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Tonight You Rock Frontman Joel Valentine - The Bring Back Glam! Interview

Posted on Monday, January 12, 2009 at 12:01AM by Registered CommenterAllyson B. Crawford | Comments4 Comments

Somewhere in the late 1980s, a record executive missed signing a sure thing. Tonight You Rock (or T.Y.R.) hail from the Bay Area of California...and worked the Sunset Strip just like every other Glam act of the day. Two decades later, their album All Comes Down to You is finally available. Bring Back Glam! recently spoke to lead singer Joel Valentine about the scene on the strip,  releasing All Comes Down to You and how their name has evolved. Transcription follows.

 

Bring Back Glam!: Tell me about All Comes Down to You.

Joel Valentine: Basically All Comes Down to You is a best-of T.Y.R. (Tonight You Rock). The album was recorded at Cherokee Studios in Los Angeles and the Banquet Studios in Santa Rosa, California. It’s taken a quite awhile for the material to see the light of day. Obviously, the material was recorded back in the late 80s so everything was on analog – it was on physical tape. To get things going with today’s way to editing we had to mix down to digital which required our guitar player Gregg Michaels to get the physical tapes – find the tapes – and take to a studio in northern California then mixing to digital. He then sent the files to me on a hard drive and then I meticulously went through and fixed up the songs. Some of the songs were rough, some were overproduced and what I did was make them sound as true to form as T.Y.R. back in the day.

BBG!: How long did the process take?

Valentine: The mix down process took the better part of a month. Recording the actual songs...we went in spurts, meaning a few at a time. Some of the songs we did on a spec deal with Cherokee Studios. That basically meant the material/band had potential to get signed by a major label which would then turn around and pay for the studio time. That in itself was really cool because there were some really big bands recording at Cherokee at the time. They’ve torn it down now, but the history of the place is phenomenal – everyone from Frank Sinatra to W.A.S.P. recorded there.

BBG!: Now how did you get involved with Retrospect Records?

Valentine: Basically the wonderful little Myspace tool. If Myspace had been around in 1989, I’d probably be releasing our version of Chinese Democracy at this point! Seriously, we had Ron Keel as a top friend on our Myspace page. We played a few gigs with Ron Keel back in the day and he was slated to do some production work with us before we broke up. At any rate, Ron is a friend of Sam and Aaron (McCaslin, owners of Retrospect Records) and they saw us on Ron’s Myspace page. They listened to a few songs and liked what they heard. Aaron got in touch with me and we had a lot of phone and email conversations. What they offered seemed like something really nice so we were able to work out a deal with them to get our material released and finally see the light of day.

BBG!: So, is T.Y.R. going to be playing any shows soon?

Valentine: There’s the big question! I knew it was coming! We don’t have any set plans to play some live gigs. There’s been a lot of talk about it. Retrospect Records has expressed a lot of interest in us doing special shows and there’s a lot of interest in us doing festivals. The band is interested. It’s hard. I’m in the Midwest and the remainder of the band is in California. Logistically it’s a little difficult. As crazy as it sounds, we’re going to let the fans decide and if there’s enough interest or people are really pushing for it, then it would probably be a possibility.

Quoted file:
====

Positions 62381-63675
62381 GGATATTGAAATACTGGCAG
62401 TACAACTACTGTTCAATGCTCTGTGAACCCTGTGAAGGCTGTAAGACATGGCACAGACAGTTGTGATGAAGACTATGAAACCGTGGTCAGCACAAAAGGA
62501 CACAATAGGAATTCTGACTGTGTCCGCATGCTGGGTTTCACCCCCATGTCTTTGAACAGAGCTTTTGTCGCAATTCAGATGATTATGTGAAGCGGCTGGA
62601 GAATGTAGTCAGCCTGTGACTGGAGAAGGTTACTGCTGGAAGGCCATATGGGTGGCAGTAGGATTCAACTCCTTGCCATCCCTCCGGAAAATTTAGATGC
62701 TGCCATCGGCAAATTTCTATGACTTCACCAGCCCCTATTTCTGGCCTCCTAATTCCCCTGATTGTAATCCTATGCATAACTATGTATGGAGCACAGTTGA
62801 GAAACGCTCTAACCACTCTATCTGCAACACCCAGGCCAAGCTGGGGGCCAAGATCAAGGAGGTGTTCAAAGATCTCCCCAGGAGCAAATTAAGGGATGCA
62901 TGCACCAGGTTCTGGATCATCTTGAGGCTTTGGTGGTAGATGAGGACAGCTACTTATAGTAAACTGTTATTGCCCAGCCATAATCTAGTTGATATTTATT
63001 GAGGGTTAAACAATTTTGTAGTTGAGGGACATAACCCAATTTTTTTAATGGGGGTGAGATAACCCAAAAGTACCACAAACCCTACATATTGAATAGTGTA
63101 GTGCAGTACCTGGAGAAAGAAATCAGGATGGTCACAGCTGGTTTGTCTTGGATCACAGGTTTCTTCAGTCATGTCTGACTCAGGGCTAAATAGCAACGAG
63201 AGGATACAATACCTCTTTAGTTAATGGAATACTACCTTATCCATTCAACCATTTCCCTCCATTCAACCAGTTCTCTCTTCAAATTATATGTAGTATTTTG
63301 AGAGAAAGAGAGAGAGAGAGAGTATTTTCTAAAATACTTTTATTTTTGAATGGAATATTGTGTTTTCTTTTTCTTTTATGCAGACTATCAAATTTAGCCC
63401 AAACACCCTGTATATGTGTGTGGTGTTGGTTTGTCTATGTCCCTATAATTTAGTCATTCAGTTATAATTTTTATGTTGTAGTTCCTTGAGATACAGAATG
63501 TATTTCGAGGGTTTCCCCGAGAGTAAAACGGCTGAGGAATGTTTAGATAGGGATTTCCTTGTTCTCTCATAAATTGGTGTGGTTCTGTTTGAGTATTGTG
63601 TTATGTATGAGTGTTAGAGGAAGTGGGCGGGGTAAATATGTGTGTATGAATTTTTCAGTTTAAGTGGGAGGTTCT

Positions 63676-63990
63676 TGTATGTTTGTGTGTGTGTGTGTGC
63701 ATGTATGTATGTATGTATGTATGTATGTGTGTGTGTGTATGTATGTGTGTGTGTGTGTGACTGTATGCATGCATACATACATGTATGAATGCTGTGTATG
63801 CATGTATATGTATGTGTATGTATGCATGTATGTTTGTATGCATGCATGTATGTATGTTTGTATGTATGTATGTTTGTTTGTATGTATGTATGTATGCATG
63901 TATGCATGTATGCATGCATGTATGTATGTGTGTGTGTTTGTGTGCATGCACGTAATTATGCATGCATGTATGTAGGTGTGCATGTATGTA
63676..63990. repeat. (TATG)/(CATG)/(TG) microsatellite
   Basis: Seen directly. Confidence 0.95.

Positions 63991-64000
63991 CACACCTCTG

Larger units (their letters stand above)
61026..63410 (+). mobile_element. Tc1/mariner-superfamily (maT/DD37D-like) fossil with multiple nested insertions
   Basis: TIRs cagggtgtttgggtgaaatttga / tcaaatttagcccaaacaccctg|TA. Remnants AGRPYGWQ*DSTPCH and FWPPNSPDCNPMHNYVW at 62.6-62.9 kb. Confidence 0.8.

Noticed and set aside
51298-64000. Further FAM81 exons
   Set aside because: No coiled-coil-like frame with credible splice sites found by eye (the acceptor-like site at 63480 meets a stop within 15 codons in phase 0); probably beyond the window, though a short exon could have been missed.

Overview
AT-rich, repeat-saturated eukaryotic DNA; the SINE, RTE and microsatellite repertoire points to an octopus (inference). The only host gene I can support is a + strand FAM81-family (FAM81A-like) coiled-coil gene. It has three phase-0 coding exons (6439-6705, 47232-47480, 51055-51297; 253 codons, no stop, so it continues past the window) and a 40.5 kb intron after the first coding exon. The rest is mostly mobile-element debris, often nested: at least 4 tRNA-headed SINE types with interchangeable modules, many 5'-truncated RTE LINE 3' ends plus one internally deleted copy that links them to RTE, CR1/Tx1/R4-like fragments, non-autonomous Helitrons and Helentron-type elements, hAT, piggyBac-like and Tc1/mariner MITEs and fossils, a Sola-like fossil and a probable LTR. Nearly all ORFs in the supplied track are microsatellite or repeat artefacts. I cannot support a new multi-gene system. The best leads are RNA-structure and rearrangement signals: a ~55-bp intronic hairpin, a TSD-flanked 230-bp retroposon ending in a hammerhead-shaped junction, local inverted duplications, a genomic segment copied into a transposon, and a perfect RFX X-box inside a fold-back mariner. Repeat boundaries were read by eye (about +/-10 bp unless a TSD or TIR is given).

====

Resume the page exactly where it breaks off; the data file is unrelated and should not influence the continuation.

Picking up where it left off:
BBG!: You have good stories from back in the day! I’ve lived a vanilla life – you have not! So, share.

Valentine: I do have good stories! Do they have to be PG?

BBG!: No!

Valentine: Well I preface every story from back in the day the same way: everything you saw in the Decline of Western Civilization II: The Metal Years is true. Everything you read about the era is true. It was a totally different time. Drug use was really prevalent. Everyone was sleeping with everyone else. We’re talking about the 80s so HIV and AIDS hadn’t really impacted the world like today. There was a lot of activity...more than one occasion and I’d look to the side and back of the stage during a show and people would be having sex, more than one occasion...uh, I don’t want to get myself into trouble! Let’s just say party supplies were very much in abundance and a lot of bands had people that traveled with them and their sole job was to keep the party going. That’s all I can say without getting myself in trouble! I don’t want my kids to read this! It is hard to understand. If you were in a band that pulled decent numbers...it was all there for you. We used to joke when it got really close to us signing...in the late 80s, labels were going nuts to sign people. You would see waves: “We’re going out to dinner with Warner Bros. We’re going out to dinner with Atlantic. We’re going out to dinner with RCA.” Someone would take us out to dinner...we used to joke that we had every perk of being a rock star without the bothersome article of actually having a record contract. There was probably a two and a half year period where I didn’t work a day job. I existed with what we made on the road and we were paid quite well. Chicks would support me - and that’s a horrible thing to say - but it’s true. I became very well known: you show up after a show with some Chinese food, a six pack, some cigarettes and Valentine is yours!

The first time we played the Whisky (a Go Go)...my drummer and I walked into the bathroom and there’s three guys in there, doing blow off the toilet. One of the guys lifts his head up and says “Hey dudes!” It’s Steven Adler with big, huge bits of coke hanging out his nose. Little did we know that 20 years later we’d see him on Dr. Drew.

Watching the guys in Tora Tora totally cut this chick with a look like you’re just lower than a piece of shit because all they wanted to do was sit around and talk guitars and the blues. These little 18, 19 year old kids. I have lots of stories like that.

BBG!: Oh, Valentine. I bet in 1988, you didn’t think that 20 years later you’d be talking on the phone to a nut job that runs a Glam website.